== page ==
Sisterhood Is...

Friday night I attended an Indigo Girls concert at Ravina. Ravina is an outdoor concert arena but it is mostly lawn seating. People usually come bearing picnic baskets of cheese, wine and other snackables. It really is an experience. Friday night was pretty packed on the lawn as usual. People scout out their own spots and it's normally pretty hard to get back to the path if you are sitting too far in.

There were quite a good number of little girls attending with their moms. One such little girl was being lead, quickly, out of the lawn towards the path. We overhead the mom say loudly, "Come on, you can hold it. Squeeze! Squeeze!" Uh-oh...the potty run!

The mom was taking her daughter away from the best exit path, so one woman yelled out, "Over here!" A collective "whew" could be heard as the mom turned quickly and they were well on their way to the restrooms. "Sisterhood in action!" cried my friend.

I have no idea if the little girl made it, but I hope that the super long line parted ways for one of the littlest fans. Sisterhood indeed.

by Veronica Arreola
View profile »

Professional feminist, former Bitch Media board member, mom, and writer. Creator of #365FeministSelfie.

Get Bitch Media's top 9 reads of the week delivered to your inbox every Saturday morning! Sign up for the Weekly Reader:

10 Comments Have Been Posted

thanks for a much-needed smile!

this little story made me feel good after an evening of struggling with nicotine withdrawal and moving-related stress. so thank you!

and sisterhood is powerful, necessary, positive, and all around us! :)

the group identity of sisterhood is just another group identity

What would this post look like if we replaced all subjects representing women in it with a label "white person", or with a label regarding the "national identity"? In the first case we would consider it as representing quite a racist point of view, in the second nationalistic. The fact that "sisterhood" is not such a widespread group identity does not, however, mean we should simply accept it as non-discriminatory. So my question is: why sisterhood? Why is it so important that a woman helps another woman, as if there is nothing else to them than this raw gender label? And, if a feminist man helps another feminist man should we then call this a brotherhood? And write articles about brotherhood? Building a group identity based on such labels is extremely slippery ground. Racists could also say: "We don't hate other races, we just think our own race is important, and we support the mutual support of those belonging to our race." Still, we call it racism, and we find it discriminatory. The point is: mutual help of people should be seen as valuable independently of race, ethnicity, gender, age etc. It is valuable because it is help as such, not because members of the same group help each other.


way to kill the buzz, man (man being a general term, for the PC)

Whoa there, renu

Slow your roll, friend. She's talking about a little girl and some human kindness at an Indigo Girls concert, and making what sounds awfully like a tongue-in-cheek reference to the radical-feminist classic Sisterhood is Powerful, not calling for a separatist matriarchy. You gonna go harass the author of Sisterhood of the Traveling Pants, too?

then why speaking of sisterhood?

Well, Tania, as you said, the story is about human kindness at the concert, so why labeling it sisterhood then? Whichever reference we wanna make, we should be highly concerned about the implicit levels of group identity which so easily gets formed in such contexts. And the post hasn't shown in any way such an awareness :-/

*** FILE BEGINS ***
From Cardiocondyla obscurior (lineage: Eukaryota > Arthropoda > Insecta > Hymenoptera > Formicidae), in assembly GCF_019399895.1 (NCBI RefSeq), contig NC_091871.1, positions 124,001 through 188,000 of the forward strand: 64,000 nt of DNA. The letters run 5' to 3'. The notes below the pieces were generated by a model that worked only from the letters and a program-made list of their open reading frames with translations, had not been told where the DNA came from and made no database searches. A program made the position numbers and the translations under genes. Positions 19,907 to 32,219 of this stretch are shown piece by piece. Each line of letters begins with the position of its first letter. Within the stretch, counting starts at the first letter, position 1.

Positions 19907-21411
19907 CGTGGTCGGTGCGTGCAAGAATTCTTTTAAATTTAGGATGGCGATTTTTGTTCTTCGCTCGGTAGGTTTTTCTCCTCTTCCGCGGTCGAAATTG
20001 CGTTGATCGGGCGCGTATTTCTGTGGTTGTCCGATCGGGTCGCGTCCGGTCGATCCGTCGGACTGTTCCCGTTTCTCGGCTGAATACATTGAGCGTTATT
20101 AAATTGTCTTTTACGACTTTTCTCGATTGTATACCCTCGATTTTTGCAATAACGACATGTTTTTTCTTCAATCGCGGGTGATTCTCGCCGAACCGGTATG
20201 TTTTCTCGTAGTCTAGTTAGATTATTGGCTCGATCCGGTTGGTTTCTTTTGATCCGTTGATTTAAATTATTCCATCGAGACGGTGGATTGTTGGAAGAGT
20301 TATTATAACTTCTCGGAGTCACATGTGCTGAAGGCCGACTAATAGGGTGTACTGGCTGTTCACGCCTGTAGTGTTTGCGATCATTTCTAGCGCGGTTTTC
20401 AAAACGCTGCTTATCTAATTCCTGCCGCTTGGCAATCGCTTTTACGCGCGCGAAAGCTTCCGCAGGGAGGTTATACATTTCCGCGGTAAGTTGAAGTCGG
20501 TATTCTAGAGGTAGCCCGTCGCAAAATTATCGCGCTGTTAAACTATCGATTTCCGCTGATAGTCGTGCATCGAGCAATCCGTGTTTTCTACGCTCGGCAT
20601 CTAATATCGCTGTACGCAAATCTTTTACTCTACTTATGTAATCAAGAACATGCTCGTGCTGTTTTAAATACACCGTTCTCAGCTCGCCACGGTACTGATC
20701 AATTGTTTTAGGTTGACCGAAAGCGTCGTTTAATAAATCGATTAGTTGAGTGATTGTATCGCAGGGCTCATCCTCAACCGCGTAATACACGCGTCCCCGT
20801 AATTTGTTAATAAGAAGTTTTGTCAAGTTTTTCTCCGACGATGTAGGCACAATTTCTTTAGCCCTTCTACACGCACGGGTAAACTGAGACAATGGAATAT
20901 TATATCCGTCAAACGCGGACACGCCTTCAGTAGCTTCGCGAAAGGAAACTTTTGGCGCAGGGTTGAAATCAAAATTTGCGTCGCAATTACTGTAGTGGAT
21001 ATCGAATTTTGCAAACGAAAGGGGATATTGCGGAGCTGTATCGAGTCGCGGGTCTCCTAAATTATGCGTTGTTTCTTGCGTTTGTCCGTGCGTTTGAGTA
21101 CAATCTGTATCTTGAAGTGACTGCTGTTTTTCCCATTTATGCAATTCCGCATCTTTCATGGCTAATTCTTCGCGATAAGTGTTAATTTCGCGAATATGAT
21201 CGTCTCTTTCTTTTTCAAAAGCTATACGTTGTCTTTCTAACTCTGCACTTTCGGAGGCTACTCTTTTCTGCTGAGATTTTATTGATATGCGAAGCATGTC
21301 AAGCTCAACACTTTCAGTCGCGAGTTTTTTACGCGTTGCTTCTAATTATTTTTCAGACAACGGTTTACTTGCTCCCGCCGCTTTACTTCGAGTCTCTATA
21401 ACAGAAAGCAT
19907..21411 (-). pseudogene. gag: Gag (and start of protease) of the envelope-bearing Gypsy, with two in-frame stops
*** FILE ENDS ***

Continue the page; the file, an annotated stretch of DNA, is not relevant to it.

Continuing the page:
I think the post was just

I think the post was just supposed to acknowledge a good deed that someone saw, and it so happened to be women helping each other out. When do you see men doing that, let alone people? Today's world seems to be every man for himself and it's always nice to see people (no matter the gender) helping each other out, and not expect anything back.

renu, I am intrigued by your

renu, I am intrigued by your response. I wonder how you would share the same news - how would you describe it? you have a great point - sometimes the words we use to create community are the very words that can be exclusionary. help me understand your perspective a little more with your take on this situation. thanks! regina

hey regina! i'd just

hey regina! i'd just describe it as a nice example of human kindness or a good deed - as people above already mentioned. i see no need for labeling it with gender-related terms, since i don't think it matters here that a woman helped another woman, but that one person helped another. this is not to say that mutual help of women in political activism should not be supported, but the example above does not give us any reason to think that the fact these individuals are women mattered for what happened. it would have been equally nice if the kid in this story was a boy, or a little girl with her father, or if a helper were a man. there are situations in which women help each other to overcome certain problems where it can be relevant that they are women - for example, in becoming more politically aware, or becoming aware to which extent their sex has been "in-gendered", etc. but this example just doesn't have any of this, and in so far, i think, pointing out the group identity of women here is redundant and risky.

It's OK to boast the Sisterhood

While this is simple human kindness, the fact that no men stood up and helped the littler girl needs to be said. Obviously, if all women were helping the tiny tot, we can be a little proud I say. No need to crush a nice story I say!

//Jenn @ the <a href=:">Chicago Lawn Sprinkler Systems</a> Company.

Add new comment